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cast iron or acrylic bathtub

Choosing Bathtubs: Cast Iron or Acrylic?

By Laura BourlandRise Writer
Apr 19, 2019

Nothing can quite match the ultimate relaxation of sinking into a bathtub filled to the brim with hot water and fragrant bubbles. Whether you’re the kind of person who enjoys a regular soak or wants a new bathtub to complete your bathroom's aesthetics makes a BIG difference in the tub you choose. One of the very first choices you’ll have to make before heading out to buy your new bathtub is which material is suitable for you. Here, we look at two of the most popular bathtub materials: cast iron and acrylic.

Why it Matters

A bathtub is a long-term purchase, serving as the place to bathe new babies, scrub down squirming toddlers, soak a sore back, and relax after a hard day’s work. Just like your bed, a bathtub is not the place to skimp if you plan to do more than look at the tub

As you weigh your options in acrylic and cast iron bathtubs, it’s essential to consider your values. Do you care about the long-term durability of the tub? Does it matter how the material was sourced and from where it comes? To start, we think it’s essential to keep the lifetime durability and maintenance needs and upfront costs of the tub itself and any shipping and installation required.

What Is an Acrylic Bathtub?

Not to be confused with fiberglass-reinforced plastic, acrylic bathtubs are built from synthetic materials and are available in a wide variety of styles, colors, and options like seats, handles, underwater lighting, jets, etc.

Acrylic Bathtup
Acrylic Bathtup. Photo Credit: Lowes

What Are the Pros of Acrylic Bathtubs?

A new acrylic bathtub can weigh in at as little as 50 pounds. The minimal weight of these bathtubs makes them cheaper to ship and very easy to install. They also put a lot less strain on your flooring and home structure, making them a more natural solution for bathrooms on the upper levels of a home.

Because acrylic bathtubs are mass-produced in factories, they come standard with various options, including shape and size. If you’d like a bathtub with a seat, steps, shower combo, headrest, armrests, underwater lighting, or even cup holders, an acrylic tub is probably your best option. Acrylic is also the cheapest option if you have your heart set on jets or whirlpool features.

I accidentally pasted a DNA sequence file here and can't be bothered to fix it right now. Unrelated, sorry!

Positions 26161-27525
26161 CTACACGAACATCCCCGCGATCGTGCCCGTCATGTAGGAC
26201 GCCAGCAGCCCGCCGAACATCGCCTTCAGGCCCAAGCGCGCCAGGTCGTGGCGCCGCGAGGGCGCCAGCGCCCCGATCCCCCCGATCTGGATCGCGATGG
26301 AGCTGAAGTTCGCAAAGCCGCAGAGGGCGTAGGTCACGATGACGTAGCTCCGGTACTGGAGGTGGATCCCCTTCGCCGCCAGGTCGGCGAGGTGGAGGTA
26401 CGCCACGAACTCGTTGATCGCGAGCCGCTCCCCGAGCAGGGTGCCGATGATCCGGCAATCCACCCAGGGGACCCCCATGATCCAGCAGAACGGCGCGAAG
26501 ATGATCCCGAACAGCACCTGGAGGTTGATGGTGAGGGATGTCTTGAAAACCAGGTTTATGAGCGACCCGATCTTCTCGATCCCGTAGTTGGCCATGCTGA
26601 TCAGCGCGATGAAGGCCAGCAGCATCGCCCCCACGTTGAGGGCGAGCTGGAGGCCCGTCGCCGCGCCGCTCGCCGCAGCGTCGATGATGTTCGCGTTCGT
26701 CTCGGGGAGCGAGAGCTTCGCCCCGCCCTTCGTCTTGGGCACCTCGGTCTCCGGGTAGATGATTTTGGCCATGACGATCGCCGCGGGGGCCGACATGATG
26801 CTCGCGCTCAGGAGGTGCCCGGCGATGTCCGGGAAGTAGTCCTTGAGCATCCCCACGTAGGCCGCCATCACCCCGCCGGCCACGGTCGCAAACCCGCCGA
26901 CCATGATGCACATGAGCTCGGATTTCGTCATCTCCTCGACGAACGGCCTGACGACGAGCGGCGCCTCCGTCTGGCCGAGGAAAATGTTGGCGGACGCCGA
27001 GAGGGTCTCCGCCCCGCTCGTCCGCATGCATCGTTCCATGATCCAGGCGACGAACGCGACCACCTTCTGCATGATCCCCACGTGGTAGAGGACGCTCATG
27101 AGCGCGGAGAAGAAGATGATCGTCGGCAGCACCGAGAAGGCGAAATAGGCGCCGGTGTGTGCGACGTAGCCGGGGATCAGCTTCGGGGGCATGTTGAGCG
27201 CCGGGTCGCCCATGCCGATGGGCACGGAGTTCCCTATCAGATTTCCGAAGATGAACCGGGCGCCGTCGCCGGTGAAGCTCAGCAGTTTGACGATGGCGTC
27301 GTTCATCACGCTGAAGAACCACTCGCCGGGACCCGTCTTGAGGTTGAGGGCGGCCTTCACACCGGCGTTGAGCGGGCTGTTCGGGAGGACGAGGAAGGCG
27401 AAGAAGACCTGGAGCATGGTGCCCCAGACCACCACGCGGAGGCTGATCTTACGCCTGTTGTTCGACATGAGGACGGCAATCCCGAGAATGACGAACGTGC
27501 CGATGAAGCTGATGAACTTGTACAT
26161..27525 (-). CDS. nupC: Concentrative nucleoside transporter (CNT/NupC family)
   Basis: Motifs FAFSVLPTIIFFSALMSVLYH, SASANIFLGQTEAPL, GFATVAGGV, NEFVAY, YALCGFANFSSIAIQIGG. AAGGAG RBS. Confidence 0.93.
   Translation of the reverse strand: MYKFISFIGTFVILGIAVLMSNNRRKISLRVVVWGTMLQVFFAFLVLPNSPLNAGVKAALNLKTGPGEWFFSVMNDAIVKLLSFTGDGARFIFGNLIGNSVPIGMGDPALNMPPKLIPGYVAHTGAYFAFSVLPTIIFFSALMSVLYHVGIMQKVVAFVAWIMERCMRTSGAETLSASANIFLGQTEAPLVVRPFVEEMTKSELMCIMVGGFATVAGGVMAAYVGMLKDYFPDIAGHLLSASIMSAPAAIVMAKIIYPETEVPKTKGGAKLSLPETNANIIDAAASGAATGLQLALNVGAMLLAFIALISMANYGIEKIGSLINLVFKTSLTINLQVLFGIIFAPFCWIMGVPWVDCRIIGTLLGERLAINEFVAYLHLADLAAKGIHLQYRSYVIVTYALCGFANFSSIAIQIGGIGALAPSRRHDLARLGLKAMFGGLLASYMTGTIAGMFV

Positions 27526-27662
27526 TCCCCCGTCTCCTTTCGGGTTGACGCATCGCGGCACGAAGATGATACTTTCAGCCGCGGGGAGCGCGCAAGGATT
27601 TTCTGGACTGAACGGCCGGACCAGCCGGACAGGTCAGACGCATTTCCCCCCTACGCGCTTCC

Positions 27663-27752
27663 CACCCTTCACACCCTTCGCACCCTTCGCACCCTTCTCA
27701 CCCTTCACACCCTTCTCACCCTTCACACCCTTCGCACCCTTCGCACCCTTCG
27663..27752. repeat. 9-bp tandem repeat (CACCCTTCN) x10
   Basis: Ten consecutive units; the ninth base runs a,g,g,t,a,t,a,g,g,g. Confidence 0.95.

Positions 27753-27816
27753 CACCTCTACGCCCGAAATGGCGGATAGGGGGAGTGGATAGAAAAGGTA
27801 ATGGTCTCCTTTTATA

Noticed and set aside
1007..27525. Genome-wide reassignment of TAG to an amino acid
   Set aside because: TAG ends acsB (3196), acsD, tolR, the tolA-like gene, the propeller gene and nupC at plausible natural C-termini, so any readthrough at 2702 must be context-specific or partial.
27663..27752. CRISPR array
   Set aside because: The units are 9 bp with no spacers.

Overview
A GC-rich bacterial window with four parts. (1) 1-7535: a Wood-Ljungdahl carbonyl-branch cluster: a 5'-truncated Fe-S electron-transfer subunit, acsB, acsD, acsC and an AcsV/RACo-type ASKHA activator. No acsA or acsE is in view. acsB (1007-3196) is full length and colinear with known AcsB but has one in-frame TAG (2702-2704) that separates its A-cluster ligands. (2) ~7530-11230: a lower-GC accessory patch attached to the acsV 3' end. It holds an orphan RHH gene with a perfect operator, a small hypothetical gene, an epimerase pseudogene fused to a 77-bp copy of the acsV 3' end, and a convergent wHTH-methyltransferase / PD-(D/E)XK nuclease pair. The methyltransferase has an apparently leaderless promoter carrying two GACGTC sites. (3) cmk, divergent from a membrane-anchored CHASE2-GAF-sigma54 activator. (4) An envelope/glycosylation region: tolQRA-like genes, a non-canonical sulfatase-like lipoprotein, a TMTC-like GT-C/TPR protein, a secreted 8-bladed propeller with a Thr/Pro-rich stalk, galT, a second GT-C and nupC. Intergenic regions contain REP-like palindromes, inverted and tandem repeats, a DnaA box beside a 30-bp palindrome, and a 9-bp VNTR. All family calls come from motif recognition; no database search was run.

Among the many available acrylic bathtubs, accessibility may be the most important as we age or if anyone in your household lives with a disability. You’ll find many options in acrylic bathtubs with walk-in access and handles for ease of use.

How Much Do Acrylic Bathtubs Cost?

Acrylic tubs are by far the less expensive option when buying a new bath. You can buy a basic, budget bathtub for as little as $258 for a 60” rectangular tube from Lowe’s. A stylish freestanding soaker style runs a little more at $800+, and luxurious jetted bathtubs start around $900. If you’re most interested in optional seats, jets, or have a limited budget, an acrylic bathtub might be what you want.

What Are the Cons of Acrylic Bathtubs?

Acrylic bathtubs are built strong but at only ¼” thick, inexpensive acrylic options can be flimsy and prone to damage. The tub must be installed and maintained correctly to avoid common problems like cracking and warping. These tubs are also prone to staining, so they must be gently cleaned. Avoid abrasive chemical cleaners and rough scrubbing tools like steel wool. Because of the limited durability, acrylic bathtubs will probably need to be replaced sooner than a cast iron bathtub.

Acrylic bathtubs are warm to the touch and much more relaxing to jump right into while the water fills up, especially compared to their cast iron cousins. However, acrylic doesn’t have nearly the heat insulation that cast iron does. Your hot bath water will cool more quickly, especially on a cold day. If you take short baths or intend the tub for bathing children, this may not be a con on your list. If you enjoy long, luxurious baths, you may want to splurge on a tub that retains heat longer.

What Is a Cast Iron Bathtub?

Cast iron bathtubs are primarily sought after for their long-term durability and unique vintage look. These tubs start as hot, liquid iron poured into molds and cooled to harden into a bathtub that will last several generations. Once cooled, cast iron bathtubs are usually coated with enamel and fire-polished for a smooth and ageless finish.